As in previous elections, when voters walk into a polling place they will sign the log book.
But this year, rather than stepping behind a curtain and pushing buttons on a machine, voters will fill in dots like on a standardized test form before feeding the sheet into a scanner.
“You’ll be handed a paper ballot, a pen and a manila folder and you’ll be directed over to privacy screens to fill out your ballot," said Montgomery County spokesman John Corcoran.
Corcoran says each polling place will have six privacy screens and one scanning machine.
He explains their previous machines were in use since 1996, so they were already planning a change and they chose a municipal primary election for the first run with the new system because it will be a low turnout.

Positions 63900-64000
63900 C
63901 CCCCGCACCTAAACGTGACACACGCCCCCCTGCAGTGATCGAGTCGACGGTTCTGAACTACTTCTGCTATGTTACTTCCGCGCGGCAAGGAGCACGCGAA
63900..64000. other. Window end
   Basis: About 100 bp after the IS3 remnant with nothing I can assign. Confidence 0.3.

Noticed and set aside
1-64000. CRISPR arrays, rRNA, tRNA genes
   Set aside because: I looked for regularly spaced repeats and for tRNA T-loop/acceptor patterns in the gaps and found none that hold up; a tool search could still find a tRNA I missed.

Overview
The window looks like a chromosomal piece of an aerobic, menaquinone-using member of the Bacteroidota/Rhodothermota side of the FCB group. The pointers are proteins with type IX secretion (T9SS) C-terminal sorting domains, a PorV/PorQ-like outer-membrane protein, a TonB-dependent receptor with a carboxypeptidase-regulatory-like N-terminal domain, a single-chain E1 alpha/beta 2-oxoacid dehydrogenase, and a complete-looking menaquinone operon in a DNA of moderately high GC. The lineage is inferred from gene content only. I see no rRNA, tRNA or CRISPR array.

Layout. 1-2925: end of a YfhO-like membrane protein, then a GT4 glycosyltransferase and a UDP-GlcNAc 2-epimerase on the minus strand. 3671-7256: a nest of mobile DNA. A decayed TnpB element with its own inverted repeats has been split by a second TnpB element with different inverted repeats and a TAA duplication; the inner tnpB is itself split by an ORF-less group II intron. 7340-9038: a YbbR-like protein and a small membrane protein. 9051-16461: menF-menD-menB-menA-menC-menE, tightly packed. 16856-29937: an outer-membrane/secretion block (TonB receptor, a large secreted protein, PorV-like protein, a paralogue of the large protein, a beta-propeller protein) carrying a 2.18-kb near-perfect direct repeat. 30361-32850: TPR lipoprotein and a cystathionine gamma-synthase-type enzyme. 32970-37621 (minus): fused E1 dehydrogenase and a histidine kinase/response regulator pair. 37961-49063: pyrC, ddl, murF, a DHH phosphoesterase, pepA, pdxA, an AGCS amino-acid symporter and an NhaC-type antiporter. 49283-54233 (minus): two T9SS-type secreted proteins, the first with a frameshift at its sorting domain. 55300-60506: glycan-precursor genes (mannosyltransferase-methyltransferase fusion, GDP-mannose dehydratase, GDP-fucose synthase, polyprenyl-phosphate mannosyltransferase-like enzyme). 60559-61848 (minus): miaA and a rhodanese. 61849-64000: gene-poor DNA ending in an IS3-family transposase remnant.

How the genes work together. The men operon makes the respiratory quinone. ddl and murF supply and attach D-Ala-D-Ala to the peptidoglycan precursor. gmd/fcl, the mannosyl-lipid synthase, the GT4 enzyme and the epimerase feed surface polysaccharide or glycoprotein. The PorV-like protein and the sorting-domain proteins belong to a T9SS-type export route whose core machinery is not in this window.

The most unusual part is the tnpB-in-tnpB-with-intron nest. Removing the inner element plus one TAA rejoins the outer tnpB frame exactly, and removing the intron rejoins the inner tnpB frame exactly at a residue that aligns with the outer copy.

The county expects this system will be quicker since there are six booths to fill out the sheet and it takes about 15 seconds to feed it into the machine.
“And if we find that there’s going to be any kind of delays this time, we’ll know we need to purchase more machines. It’s part of the contract - we can purchase more at the same price," Corcoran said.
The filled out ballot is stored inside the scanner in case there’s a need for a recount. Write-ins are stored in a separate compartment in the machine.
There is also an ADA compliant system.
Pennsylvania Gov. Tom Wolf has ordered all voting machines be replaced with state certified systems by next year’s primary.
Bucks, Chester, Delaware and Philadelphia counties are in the process of replacing their voting machines.
For more information on Montgomery County’s new machines, click here.